247, meanwhile, listed him as the Big Ten recruit who's both "best in the clutch" and "most versatile," though they also misspelled his last name, so take that for what it's worth. They did manage to spell his name right when naming him the best incoming shooting guard in the conference.

Irvin has a very college-ready game; combined with his versatility, he should see plenty of minutes, especially if Michigan's can't get consistent production from their two-post lineups. He may play the GRIII role for a year—mostly spotting up or cutting to the hoop while the team's stars create—but he's capable of doing more.

Golden Age Rap Song That Describes His Game/Impact: "I Remain Calm" — The Roots

I remain calm, lyrically I got the bomb
When you put me on, I remain calm

One of the best songs off The Roots' major-label debut, Do You Want More?, featured a confident Black Thought stating his readiness to perform when called upon. Irvin won't be the go-to guy this year; he should still be ready to produce when he's needed, and depending on McGary's health and the development of Robinson and LeVert he could be asked to contribute for 30 minutes a game.

The Bottom Line: It's obviously difficult to project any freshman, so I'll just say that Irvin is a natural fit for Beilein's system; if his game is as developed as the scouting reports suggest, he could force his way into playing a major role on this team. The good news is there isn't an overwhelming amount of pressure for him to perform; the three guys above can handle most of the minutes if Irvin proves to be a year away, though that seems unlikely.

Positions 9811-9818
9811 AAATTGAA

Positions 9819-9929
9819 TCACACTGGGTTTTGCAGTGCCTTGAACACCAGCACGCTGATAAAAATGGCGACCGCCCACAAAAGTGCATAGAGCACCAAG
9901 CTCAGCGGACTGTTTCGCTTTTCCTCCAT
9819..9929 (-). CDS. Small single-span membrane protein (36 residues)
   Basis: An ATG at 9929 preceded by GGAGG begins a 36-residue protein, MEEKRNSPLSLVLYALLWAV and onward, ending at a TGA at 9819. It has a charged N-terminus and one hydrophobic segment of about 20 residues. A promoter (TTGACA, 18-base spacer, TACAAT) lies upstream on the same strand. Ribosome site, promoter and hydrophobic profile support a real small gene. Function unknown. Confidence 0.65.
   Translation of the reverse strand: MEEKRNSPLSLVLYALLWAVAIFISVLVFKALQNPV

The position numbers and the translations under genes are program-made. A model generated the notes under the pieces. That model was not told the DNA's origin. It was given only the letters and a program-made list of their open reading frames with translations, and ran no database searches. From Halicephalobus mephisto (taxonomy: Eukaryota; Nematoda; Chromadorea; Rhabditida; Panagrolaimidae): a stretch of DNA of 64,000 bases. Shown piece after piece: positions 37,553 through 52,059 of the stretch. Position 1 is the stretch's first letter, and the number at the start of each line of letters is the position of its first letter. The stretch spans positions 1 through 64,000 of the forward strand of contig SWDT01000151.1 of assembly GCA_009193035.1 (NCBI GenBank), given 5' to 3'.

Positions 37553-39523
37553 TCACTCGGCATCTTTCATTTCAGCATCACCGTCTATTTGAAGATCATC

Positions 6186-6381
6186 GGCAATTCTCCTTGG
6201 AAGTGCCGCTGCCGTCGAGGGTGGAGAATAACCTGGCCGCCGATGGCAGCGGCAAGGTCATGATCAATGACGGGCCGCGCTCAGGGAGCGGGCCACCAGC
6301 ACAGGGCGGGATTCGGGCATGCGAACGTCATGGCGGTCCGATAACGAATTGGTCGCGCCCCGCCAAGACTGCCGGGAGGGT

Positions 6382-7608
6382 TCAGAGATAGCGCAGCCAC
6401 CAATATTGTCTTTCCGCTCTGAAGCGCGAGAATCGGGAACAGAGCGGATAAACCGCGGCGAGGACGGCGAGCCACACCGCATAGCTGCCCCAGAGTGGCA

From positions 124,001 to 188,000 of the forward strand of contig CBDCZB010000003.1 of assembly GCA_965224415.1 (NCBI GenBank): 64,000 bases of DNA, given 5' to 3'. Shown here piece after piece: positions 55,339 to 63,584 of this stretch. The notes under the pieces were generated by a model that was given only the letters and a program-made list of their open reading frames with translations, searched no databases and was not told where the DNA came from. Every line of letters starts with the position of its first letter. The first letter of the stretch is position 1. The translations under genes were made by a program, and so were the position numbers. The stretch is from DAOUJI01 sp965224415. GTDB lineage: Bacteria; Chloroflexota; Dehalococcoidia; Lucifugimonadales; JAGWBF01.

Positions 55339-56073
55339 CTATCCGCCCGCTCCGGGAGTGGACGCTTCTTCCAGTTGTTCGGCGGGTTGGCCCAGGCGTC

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*Opinion Police, please report immediately to the comments section.

Comments

M-Wolverine

October 29th, 2013 at 1:57 PM ^

With breakdowns like "The Morrissey Song that Describes His Game/Impact."

(I mean, come on, most of these songs are well past the Golden Age of hip hop and into maybe the "Silver Age.")

marco dane

October 29th, 2013 at 3:20 PM ^

Daggumit,Ace!!! I'm at work wanting to bang some hard core hiphop rap shizer...and I can't!!! 

This year squad will be a VERY special one with the youth moreso ready for B1G play. Hope for top 3 tier finish if not regular season champs and no lower than 3 seed.

El Jeffe

October 29th, 2013 at 2:21 PM ^

If I were coaching Stauskas I would drill him relentlessly on shot fakes and either putting the ball on the floor or taking one dribble and drawing a 3-shot personal foul (where his expected PPA would be 2.70 (assuming FT% = 90.0) instead of the 1.32 from his usual 3-point shots (assuming 3PT% = 44.0)). He is going to have people bugging out and flying at him this year and if he can't figure out a way to make teams pay for hard closeouts then that would be a huge opportunity wasted, IMO.

YaterSalad

October 29th, 2013 at 3:03 PM ^

I think that is a great point. It appeared he improved on that later in the year but wasn't knocking them down until the tournament run. I remember solid perimeter fakes to make a guy miss, step over, and then clank the three. But he did this against Florida with rave results. If he continues to get better at that and, as you said, putting the rock on the floor and heading towards the basket for layup, pull-up, or foul all bets are off on his ceiling.

UMaD

October 29th, 2013 at 3:18 PM ^

I would tell him to work on defense, then defense, and then defense some more.  That's what's holding him back as a college player and what will keep him out of the NBA if it doesn't get a lot better.

Anything he does offensively besides shooting is a bonus, but non-essential (both for him and the team).

TMS-Mr. Ace

October 29th, 2013 at 7:05 PM ^

Towards the end of the year, if every thing goes the way that we all plan, I would love to see all four of these guys on the floor with a point and just run the other team out of the building. That's a terrifying "small" lineup.

Rap comments:

Tupac isn't in the same class as Biggie or Nas as far as being a lyricist. Tupac brought a passion that the other two probably can't match...but his lyrics just weren't on that next level.

I don't think Aquemini gets the attention it deserves in the conversation of best rap album because it's a group album, and they usually end up in a separate conversation. But any album with SpottieOttieDopaliscious deserves to be in the conversation. But Illmatic is the correct answer.